Her name is Kelly Kinder, but good luck finding a woman in Fultondale’s Fun Time Skate Center who knows Kelly. Her name here at the three-night-a-week practice for derby is Assault E. Señorita, or “Salty” to teammates on Birmingham’s all-women roller derby team, the Tragic City Rollers (TCR).
TCR competes in monthly bouts across the Southeast. Their season kicked off Saturday, February 17, at the Zamora Temple in Irondale with a victory over Huntsville’s Rolling Arsenal of Derby.
Here’s a basic rundown of the sport: In a bout, each team has three blockers, one pivot and one jammer. The jammer scores the points by lapping blockers from the other team. She gets a point for each player on the other team passed in a jam (a segment of the bout). The blockers, then, play offense and defense, protecting their team’s jammer and preventing the opposing team’s jammer from scoring. The pivot is also a blocker, sets the pace of the pack, and can become a jammer if the jammer passes the star to her. The star is a removable “panty” cap that fits over the jammer’s helmet.
Got it? Kinder says she got into the sport watching the A&E show Rollergirls and coming out to TCR events, but she’d always been an avid skater.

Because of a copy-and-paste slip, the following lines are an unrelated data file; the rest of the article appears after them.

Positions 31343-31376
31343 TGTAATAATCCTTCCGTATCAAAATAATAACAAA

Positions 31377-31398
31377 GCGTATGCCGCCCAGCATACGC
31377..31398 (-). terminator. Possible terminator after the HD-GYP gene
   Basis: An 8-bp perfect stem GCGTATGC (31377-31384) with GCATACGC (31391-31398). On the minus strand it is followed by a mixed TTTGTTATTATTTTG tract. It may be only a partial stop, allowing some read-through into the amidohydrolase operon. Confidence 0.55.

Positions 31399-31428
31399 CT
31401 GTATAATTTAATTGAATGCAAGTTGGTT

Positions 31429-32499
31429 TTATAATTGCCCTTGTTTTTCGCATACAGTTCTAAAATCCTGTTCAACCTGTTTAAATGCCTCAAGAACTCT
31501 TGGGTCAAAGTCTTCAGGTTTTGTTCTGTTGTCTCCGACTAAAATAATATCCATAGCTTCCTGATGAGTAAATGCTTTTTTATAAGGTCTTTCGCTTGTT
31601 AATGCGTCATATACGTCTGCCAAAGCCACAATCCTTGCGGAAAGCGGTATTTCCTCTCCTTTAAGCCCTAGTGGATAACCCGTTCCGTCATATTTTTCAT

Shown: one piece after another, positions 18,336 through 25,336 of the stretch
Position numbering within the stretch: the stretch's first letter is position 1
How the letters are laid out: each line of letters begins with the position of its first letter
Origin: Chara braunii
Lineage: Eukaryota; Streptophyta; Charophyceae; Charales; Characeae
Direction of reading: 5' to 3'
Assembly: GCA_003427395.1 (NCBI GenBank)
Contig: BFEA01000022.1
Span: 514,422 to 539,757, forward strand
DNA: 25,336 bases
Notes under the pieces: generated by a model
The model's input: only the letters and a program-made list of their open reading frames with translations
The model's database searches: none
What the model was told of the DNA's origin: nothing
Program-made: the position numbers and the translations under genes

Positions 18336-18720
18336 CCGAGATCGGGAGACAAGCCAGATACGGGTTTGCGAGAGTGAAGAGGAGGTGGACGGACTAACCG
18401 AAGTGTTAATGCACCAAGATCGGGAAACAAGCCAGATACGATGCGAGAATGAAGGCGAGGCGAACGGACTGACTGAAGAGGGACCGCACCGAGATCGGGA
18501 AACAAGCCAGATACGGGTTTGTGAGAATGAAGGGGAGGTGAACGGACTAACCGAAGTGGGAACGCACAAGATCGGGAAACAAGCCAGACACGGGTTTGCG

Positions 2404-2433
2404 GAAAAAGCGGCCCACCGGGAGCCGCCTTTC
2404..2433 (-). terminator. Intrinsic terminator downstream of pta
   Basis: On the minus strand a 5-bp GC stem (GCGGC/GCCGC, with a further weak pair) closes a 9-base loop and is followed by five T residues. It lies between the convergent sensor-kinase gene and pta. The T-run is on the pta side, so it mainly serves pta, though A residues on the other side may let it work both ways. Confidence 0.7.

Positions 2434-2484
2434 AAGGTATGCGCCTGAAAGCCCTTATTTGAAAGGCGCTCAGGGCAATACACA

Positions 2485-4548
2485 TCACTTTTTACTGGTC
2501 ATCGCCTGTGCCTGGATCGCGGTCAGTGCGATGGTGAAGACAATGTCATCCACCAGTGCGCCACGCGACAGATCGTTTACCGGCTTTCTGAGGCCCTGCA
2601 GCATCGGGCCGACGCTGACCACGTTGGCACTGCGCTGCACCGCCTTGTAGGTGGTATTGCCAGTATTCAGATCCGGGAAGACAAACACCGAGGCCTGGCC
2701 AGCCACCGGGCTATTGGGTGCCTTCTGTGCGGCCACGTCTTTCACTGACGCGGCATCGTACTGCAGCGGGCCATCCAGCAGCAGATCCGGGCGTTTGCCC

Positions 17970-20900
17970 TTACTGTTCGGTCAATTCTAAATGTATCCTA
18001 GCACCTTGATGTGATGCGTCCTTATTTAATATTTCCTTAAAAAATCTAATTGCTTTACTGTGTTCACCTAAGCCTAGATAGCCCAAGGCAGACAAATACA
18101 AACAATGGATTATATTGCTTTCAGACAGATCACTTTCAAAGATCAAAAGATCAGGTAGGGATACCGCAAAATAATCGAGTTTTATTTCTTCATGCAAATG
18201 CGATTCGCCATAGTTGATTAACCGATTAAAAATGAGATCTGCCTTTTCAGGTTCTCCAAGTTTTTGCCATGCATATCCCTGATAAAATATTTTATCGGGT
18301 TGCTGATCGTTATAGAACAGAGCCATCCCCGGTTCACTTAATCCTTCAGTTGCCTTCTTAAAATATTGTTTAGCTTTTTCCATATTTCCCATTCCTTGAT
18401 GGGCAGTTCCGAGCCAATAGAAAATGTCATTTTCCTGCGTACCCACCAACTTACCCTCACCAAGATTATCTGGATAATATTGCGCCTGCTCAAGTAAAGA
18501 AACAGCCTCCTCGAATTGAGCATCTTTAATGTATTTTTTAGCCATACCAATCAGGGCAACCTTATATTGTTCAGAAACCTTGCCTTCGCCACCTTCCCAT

“When I was little, I skated everywhere. I loved to skate,” Kinder says, transitioning into derby mode, putting on pads, guards, and a sparkling purple helmet. “It wasn’t weird for me to get on skates.”
To watch Kinder skate the track is to witness the necessary attributes of good derby — agility, speed, and grace marked with distinct femininity and serious ruggedness. Kinder, a small-framed blonde with piercings tracing one earlobe, is at times a shadow of the little girl who skated everywhere as she playfully skirts the track with teammates. At other times, she’s a brutal force as she knocks opponents off their wheels.
“Some girls have never been on skates before [TCR],” Kinder says. “We’ve worked with people who loved the idea of being on a team and having an extracurricular activity — something beyond the regular, everyday life.” Kinder points out that roller derby is empowering, a method to constructively release aggression, which helps in that other, everyday life.
In Kinder’s regular, everyday life, she’s a student at the University of Alabama, an assistant to the Dean of the College of Arts and Sciences, and a wife and mother.
Like Kinder, roller derby is rookie Amber Livesay’s first team sport. Livesay (alias Izzy Insane) is an anime buff who writes the blog Inside the Insane. For Livesay, derby is “a real life fantasy, bringing my anime more to reality.”